Landslides Along the Provincial Highways in Southern Saskatchewan
Time & Location
About The Event
The Saskatchewan Ministry of Highways and Infrastructure (MHI) manages a network of approximately 26,000 km of highways, which includes sections that cross the valley walls and riverbanks. Some valley walls and riverbanks may have failed in the past and are presently at or near equilibrium. In addition, highway construction along riverbanks and valley walls often involves deep cuts and high fill embankments, which are particularly prone to landslide activities. MHI spends several million dollars annually for evaluation, monitoring, and remediation of these landslides.
MHI has implemented an annual geo-hazard program to monitor and evaluate its geo-hazard including the landslide hazards. Landslides in southern Saskatchewan can generally result from combination of the various causes including: ground conditions (sheared shale materials, contrast in permeability and stiffness at the contact between the clay and underlying till), geomorphological processes (gradual erosion of the slope toe or rapid drawdown at meander locations), physical processes (snow melt and prolonged precipitation), and human activities (fill or cut construction on existing landslide blocks).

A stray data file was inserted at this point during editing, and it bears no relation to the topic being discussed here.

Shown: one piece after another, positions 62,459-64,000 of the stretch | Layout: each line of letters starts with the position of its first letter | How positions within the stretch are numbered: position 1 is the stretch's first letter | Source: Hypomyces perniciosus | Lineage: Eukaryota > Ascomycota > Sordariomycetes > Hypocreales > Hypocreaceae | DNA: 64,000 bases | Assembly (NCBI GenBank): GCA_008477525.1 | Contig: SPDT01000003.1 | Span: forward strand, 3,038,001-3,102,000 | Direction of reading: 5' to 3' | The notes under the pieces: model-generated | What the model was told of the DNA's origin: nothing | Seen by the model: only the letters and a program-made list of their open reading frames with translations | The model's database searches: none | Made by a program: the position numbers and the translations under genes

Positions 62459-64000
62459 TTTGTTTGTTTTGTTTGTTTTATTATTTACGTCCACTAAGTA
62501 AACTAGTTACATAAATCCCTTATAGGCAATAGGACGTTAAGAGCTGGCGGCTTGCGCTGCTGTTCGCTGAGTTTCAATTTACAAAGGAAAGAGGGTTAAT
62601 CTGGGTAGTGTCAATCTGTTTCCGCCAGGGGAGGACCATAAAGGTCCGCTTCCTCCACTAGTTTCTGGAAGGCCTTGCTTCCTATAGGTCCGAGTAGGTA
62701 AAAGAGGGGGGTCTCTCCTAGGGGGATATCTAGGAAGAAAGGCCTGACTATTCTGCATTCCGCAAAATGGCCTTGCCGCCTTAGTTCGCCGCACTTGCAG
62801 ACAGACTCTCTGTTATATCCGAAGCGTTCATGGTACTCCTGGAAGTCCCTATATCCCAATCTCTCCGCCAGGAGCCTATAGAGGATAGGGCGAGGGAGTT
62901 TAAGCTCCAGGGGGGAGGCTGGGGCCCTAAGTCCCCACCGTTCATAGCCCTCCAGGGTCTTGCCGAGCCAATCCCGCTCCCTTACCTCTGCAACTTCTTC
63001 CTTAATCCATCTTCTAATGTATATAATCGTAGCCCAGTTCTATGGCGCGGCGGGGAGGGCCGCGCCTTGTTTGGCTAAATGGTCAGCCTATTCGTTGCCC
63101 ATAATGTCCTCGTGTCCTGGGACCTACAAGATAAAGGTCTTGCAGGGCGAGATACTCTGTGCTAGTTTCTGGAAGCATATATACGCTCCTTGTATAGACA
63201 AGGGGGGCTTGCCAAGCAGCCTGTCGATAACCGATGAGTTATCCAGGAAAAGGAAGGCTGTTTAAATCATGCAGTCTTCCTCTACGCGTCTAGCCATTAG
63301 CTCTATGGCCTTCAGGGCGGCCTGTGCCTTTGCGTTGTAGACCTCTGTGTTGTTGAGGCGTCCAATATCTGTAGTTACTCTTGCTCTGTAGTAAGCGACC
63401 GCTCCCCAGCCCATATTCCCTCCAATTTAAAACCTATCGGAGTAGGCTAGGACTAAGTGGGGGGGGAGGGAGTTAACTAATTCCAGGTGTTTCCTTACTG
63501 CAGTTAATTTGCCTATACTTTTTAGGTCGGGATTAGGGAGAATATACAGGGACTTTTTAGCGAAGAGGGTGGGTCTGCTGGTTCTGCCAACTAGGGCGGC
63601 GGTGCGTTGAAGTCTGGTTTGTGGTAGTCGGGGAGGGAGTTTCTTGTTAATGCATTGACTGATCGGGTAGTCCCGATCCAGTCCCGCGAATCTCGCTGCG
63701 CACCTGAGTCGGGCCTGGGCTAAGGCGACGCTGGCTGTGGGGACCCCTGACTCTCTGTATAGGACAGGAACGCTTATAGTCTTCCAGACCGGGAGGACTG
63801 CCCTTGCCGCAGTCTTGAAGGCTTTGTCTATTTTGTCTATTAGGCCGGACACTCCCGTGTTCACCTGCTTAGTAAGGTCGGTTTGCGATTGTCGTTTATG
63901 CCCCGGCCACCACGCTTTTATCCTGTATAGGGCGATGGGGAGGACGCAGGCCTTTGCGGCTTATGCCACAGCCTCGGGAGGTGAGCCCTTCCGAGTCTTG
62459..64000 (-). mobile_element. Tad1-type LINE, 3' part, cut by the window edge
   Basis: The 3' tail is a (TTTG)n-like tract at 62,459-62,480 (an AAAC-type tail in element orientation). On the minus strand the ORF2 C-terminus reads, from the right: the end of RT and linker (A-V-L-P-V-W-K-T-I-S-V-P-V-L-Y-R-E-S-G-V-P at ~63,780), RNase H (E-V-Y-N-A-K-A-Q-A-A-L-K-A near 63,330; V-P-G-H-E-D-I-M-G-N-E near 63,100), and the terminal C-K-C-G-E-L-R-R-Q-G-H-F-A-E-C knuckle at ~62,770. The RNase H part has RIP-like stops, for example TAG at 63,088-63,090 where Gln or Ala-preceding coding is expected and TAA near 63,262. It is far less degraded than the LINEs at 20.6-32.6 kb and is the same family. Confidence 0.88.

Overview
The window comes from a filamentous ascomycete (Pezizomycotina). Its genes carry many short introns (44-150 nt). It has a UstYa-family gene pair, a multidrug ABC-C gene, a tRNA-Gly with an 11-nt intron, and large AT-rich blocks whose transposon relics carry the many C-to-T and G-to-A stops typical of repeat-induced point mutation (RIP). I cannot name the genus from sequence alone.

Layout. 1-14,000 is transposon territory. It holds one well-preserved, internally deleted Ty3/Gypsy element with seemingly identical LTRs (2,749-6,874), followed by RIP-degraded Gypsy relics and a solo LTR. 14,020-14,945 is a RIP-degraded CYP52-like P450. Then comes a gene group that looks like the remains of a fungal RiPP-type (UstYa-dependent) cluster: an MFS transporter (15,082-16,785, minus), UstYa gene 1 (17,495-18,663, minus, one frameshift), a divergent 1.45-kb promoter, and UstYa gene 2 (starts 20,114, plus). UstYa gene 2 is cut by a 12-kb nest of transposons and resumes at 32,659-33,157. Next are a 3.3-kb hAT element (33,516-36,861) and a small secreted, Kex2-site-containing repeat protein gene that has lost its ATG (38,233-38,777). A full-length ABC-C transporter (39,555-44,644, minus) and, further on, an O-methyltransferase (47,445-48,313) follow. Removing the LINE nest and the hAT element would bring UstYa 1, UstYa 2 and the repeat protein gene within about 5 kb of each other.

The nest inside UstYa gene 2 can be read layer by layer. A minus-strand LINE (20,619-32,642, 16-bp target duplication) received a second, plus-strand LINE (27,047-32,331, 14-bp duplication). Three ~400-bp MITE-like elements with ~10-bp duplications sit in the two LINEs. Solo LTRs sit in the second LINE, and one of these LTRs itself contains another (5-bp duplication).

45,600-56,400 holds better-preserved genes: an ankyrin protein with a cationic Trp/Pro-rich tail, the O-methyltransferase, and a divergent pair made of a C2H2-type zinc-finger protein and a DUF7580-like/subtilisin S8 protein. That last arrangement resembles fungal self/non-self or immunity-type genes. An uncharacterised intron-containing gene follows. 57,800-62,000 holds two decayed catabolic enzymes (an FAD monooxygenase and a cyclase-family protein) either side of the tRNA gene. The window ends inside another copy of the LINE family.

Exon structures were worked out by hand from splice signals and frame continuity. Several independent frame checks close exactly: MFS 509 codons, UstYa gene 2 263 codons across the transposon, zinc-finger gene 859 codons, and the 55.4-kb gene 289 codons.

This presentation provides an overview of the geology, stratigraphy and groundwater conditions, current slope stability conditions, and the effect of rainfall to landslide activities in Southern Saskatchewan. The presentation also presents a number of case histories where potential significant economic loss of infrastructure and/or public safety concerns are involved.
- Presentation and Lunch$15$150$0